Also known as “Ghost Tape Number 10” was an audio mix the US military used for psychological operations in the Vietnam War against the North Vietnamese. It played deeply on the Vietnamese belief of ancestor worship, spirits and the afterlife. The Wandering Soul was played on loudspeakers installed on helicopters, PCF boats or by infiltrating infantry ‘loudspeaker teams’ on known enemy areas usually at night deep within the jungle. It exploited the belief among many of the Vietnamese people that once a person is dead the remains must be placed in an ancestral burial ground or that person will forever wander aimlessly in space.
Meanwhile, back in South Africa… Paul McNamee scouted up a Netflix series that’s fixing to drop at the end of the month. Looks like fun.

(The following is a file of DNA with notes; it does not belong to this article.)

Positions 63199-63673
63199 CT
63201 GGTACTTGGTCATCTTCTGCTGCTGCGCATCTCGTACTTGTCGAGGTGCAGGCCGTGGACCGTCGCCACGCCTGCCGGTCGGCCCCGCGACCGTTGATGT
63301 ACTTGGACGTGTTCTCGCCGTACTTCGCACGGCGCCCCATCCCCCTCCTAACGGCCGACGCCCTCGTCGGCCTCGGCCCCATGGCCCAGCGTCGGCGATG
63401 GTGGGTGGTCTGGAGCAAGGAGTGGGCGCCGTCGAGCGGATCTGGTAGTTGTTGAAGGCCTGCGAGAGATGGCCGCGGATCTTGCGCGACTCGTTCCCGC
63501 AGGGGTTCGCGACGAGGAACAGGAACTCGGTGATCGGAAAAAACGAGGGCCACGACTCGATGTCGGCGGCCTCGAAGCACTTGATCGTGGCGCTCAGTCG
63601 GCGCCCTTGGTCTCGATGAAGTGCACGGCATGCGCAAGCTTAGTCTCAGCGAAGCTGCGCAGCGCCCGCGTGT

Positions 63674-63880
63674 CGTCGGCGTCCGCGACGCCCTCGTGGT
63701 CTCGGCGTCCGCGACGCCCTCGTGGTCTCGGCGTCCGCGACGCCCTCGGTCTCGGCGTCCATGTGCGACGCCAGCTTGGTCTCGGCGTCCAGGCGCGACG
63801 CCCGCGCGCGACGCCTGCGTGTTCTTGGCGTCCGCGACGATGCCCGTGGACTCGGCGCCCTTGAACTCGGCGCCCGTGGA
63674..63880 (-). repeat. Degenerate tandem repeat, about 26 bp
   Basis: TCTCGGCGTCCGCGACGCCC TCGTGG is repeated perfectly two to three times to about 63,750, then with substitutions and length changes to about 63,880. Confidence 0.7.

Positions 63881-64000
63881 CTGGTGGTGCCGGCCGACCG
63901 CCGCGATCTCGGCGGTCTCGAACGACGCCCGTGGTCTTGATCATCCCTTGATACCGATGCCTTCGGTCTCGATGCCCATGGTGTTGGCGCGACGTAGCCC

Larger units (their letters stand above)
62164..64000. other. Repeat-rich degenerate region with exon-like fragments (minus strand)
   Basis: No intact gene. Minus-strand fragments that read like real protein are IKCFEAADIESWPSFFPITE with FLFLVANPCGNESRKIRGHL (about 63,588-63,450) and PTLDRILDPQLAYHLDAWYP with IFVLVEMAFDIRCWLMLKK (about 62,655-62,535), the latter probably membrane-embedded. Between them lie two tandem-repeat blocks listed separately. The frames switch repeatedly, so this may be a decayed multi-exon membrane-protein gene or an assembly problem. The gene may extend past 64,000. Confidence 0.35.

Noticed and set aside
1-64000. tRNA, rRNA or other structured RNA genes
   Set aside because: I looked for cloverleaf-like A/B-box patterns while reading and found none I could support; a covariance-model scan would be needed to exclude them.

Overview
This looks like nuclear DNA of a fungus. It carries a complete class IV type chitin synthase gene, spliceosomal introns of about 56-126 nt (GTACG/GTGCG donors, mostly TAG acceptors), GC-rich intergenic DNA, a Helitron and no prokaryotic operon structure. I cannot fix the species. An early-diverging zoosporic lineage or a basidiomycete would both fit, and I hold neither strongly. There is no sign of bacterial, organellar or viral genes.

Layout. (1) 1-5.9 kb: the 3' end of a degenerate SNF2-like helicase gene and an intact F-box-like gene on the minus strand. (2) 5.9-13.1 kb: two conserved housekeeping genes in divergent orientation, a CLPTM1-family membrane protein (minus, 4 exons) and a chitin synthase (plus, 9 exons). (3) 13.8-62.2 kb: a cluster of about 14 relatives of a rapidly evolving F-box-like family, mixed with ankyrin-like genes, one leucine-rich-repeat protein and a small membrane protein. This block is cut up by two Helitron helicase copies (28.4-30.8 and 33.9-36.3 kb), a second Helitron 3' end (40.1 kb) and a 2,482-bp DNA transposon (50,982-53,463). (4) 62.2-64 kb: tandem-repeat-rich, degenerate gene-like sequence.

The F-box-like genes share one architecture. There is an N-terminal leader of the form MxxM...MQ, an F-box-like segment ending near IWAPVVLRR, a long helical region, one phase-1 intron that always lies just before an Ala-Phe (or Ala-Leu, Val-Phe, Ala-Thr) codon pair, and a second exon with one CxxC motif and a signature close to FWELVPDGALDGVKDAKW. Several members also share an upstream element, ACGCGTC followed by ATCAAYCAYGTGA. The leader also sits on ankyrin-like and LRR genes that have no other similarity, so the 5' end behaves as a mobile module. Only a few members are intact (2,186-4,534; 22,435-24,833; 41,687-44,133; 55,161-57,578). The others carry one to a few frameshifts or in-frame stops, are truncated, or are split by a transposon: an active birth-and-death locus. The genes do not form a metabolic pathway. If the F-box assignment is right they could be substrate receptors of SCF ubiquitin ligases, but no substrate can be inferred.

Keith West scouted up a piece I’m going to have to acquire, courtesy of the Flintlock & Tomahawk Blog — Braddock Road Chronicles, 1755 (From the Diaries and Records of Members of the Braddock Expedition and Others Arranged in a Day by Day Chronology) – Andrew J. Wahll :
The material collected here is extracted from the records of British army regulars (including Braddock, St. Clair, Gage and others), colonial militia (Cresap, Croghan, Gist, Washington, etc.), camp followers, American colonists (Burd, Hamilton, Franklin, Dinwiddie, Delancy, etc.), French-Canadians (Contrecoeur, Dumas, Lotbinier, etc.) and newspapers. The ultimate battle is described firsthand. Short biographical sketches, a chronology and a list of sources round out this comprehensive study. These fascinating accounts are enhanced with informative annotations. Maps and illustrations are included.
Ace novelist and fellow Mex Rev aficionado Craig McDonald scouted up this piece of news:
Disney-owned production company Buena Vista Original Productions has announced a new series inspired by the life of legendary Mexican revolutionary Pancho Villa, titled “Centauro del Norte” (Centaur of the North).